By Scarlett Lindeman
February 14, 2020
Courtesy of The Luxury Collection

It was mid-November, and group of high-profile chefs were kneeling in a cluster. René Redzepi, looking up, was waiting for someone to drip honey into his open eyes.

We were three days into Hokol Vuh, a lesser-known culinary festival in the Yucatán Peninsula, learning about the region’s famous Melipona honey. More medicine than sweetener, this honey — produced by a variety of stingless bee indigenous to the Yucatán — has been used for centuries by the Mayan people to help heal wounds and promote eye health, including as a treatment for cataracts. 

An apiarist extracted the honey from an open hive, handing the wide-mouth plastic syringe to Redzepi, who squeezed a few drops of golden liquid into his eye. The honey smarted upon contact, but after a few blinks, his pain dissipated and his eyes were bright and fresh. The bees hummed quietly in the background.

Courtesy of The Luxury Collection

“This for me, is the profoundness of the Yucatán,” Redzepi told me after his honey experience. “The dogs don’t bark, the people don’t shout, and the bees don’t sting.” 

While working on his Tulum pop-up in 2017, the Noma chef partnered with Roberto Solís — a well-known Mexican chef and de facto culinary ambassador from Mérida, the capital of Yucatán state — to create a new festival spotlighting and promoting Mayan culture. They imagined an event that could go beyond a traditional food festival, built on intimate discovery of local products and bound to centuries of history. Their dream became a reality with the help of a local organization called Fundación Haciendas del Mundo Maya, which funds projects to support Mayan communities in the region.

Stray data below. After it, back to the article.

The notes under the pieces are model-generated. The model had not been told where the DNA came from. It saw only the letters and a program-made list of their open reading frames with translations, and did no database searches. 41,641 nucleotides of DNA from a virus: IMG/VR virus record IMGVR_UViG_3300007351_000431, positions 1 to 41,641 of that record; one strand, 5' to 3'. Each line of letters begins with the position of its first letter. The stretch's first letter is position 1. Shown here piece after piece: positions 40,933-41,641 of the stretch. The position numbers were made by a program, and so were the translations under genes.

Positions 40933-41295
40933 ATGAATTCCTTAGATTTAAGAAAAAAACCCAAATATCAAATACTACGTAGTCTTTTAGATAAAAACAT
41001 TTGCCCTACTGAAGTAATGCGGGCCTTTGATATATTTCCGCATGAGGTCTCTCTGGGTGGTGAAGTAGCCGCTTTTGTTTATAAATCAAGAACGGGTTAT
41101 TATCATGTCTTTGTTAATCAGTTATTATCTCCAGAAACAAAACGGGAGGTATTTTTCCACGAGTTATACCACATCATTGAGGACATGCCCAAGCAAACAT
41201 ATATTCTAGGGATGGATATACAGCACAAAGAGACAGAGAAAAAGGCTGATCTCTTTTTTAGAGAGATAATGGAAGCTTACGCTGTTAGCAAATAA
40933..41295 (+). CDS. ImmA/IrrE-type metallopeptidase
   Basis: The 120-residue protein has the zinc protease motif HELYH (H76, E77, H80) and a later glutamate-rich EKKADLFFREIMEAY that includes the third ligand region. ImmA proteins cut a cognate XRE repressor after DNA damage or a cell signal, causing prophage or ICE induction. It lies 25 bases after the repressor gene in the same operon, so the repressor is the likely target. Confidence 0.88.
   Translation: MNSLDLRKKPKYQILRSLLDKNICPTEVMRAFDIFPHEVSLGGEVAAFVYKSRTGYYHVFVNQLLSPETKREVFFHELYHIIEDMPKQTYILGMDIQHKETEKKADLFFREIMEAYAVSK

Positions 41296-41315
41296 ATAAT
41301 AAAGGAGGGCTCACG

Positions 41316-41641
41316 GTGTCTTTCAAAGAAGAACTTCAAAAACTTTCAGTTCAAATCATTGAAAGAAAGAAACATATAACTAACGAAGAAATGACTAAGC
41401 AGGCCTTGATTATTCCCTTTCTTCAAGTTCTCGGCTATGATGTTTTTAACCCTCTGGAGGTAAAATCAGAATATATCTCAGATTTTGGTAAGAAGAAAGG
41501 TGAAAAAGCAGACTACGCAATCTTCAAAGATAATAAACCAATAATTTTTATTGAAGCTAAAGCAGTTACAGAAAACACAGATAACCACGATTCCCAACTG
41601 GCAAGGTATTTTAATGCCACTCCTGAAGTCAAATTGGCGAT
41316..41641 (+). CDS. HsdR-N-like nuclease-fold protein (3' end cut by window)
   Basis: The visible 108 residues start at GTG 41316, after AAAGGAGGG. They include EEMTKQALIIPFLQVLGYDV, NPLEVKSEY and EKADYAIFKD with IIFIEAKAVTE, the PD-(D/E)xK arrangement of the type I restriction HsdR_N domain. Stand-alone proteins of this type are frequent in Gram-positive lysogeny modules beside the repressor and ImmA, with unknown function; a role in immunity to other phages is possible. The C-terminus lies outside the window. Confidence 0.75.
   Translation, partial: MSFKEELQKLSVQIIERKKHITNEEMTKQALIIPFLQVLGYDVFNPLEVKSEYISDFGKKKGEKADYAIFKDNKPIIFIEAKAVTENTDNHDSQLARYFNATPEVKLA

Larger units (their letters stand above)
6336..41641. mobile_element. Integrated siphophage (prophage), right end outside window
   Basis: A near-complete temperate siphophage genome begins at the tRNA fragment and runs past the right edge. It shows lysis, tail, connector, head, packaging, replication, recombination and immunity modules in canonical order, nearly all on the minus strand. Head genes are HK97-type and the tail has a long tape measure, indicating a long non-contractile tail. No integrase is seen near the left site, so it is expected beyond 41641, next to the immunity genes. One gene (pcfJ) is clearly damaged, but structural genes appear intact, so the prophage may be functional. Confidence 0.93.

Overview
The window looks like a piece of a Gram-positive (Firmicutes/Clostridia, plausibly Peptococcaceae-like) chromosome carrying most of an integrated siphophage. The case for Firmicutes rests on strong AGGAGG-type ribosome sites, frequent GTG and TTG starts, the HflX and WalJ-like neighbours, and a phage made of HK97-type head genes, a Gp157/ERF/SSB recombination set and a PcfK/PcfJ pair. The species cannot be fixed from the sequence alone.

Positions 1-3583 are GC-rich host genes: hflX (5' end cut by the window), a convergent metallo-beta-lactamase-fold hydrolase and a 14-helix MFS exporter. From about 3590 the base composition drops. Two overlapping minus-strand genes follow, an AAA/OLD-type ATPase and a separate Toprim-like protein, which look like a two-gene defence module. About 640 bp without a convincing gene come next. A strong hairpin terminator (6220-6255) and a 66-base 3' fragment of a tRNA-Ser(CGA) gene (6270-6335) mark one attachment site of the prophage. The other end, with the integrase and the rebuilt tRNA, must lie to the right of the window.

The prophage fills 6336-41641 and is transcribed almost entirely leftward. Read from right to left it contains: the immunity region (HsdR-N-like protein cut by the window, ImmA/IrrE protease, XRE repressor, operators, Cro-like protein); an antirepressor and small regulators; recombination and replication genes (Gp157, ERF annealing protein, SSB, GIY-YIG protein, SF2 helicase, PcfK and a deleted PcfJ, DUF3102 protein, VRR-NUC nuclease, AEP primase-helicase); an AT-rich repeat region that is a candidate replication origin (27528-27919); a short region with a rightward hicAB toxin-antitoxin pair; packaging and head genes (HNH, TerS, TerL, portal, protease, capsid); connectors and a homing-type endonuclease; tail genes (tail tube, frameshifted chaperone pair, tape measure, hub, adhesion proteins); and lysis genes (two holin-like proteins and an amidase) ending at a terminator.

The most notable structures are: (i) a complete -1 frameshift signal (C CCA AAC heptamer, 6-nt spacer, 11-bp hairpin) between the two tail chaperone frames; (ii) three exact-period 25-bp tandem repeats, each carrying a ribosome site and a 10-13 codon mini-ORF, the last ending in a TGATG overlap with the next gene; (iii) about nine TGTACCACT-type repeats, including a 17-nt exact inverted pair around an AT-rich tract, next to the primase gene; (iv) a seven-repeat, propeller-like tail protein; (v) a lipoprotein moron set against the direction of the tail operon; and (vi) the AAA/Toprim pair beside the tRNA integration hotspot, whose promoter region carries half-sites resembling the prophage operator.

Courtesy of The Luxury Collection

“These things take a long time to generate,” Redzepi told me during the festival. “Everyone wants big events and dinners to bring in some quick tourism,” but he and Solís wanted to make sure the festival truly benefited people living in the Yucatán today. “This is a long-term project that requires a continuous effort. Hokol Vuh is about having people really take their time to understand the Yucatán. A lot of the events are about just food, but for me, the culture and the people are just as important.”

I was there for the second-ever iteration of the event. Redzepi and Solís had invited 20 or so chefs at the top of their industry to participate in hands-on, eyes-open learning for a week, culminating in a ticketed multi-course dinner for the public. (Standouts this time included Leonor Espinosa of Bogotá’s Leo Cocina y Cava, former Alinea chef Mike Bagale, and Daniela Soto-Innes of Cosme in NYC.) 

Courtesy of The Luxury Collection

The festival is based out of Mérida, but many of the events are held at the Luxury Collection Haciendas, renovated historic estates scattered throughout the peninsula — and several outings had us traveling via caravan between small, isolated villages, where the population remains largely Mayan.

One of our first outings dropped chefs and guests at the base of an deserted pyramid, buried in the jungle. The organizers had spread out a cornucopia of local ingredients on a long communal table. The chefs swarmed, picking up pods of guaje seeds and slicing into scarlet mamey fruits, sampling jet-black sapotes that tasted like chocolate pudding. Some were well acquainted with Mexican ingredients — like T.J. Steele, whose Brooklyn restaurant Claro received a Michelin star for its Oaxacan cuisine last year — but many had never been to Mexico.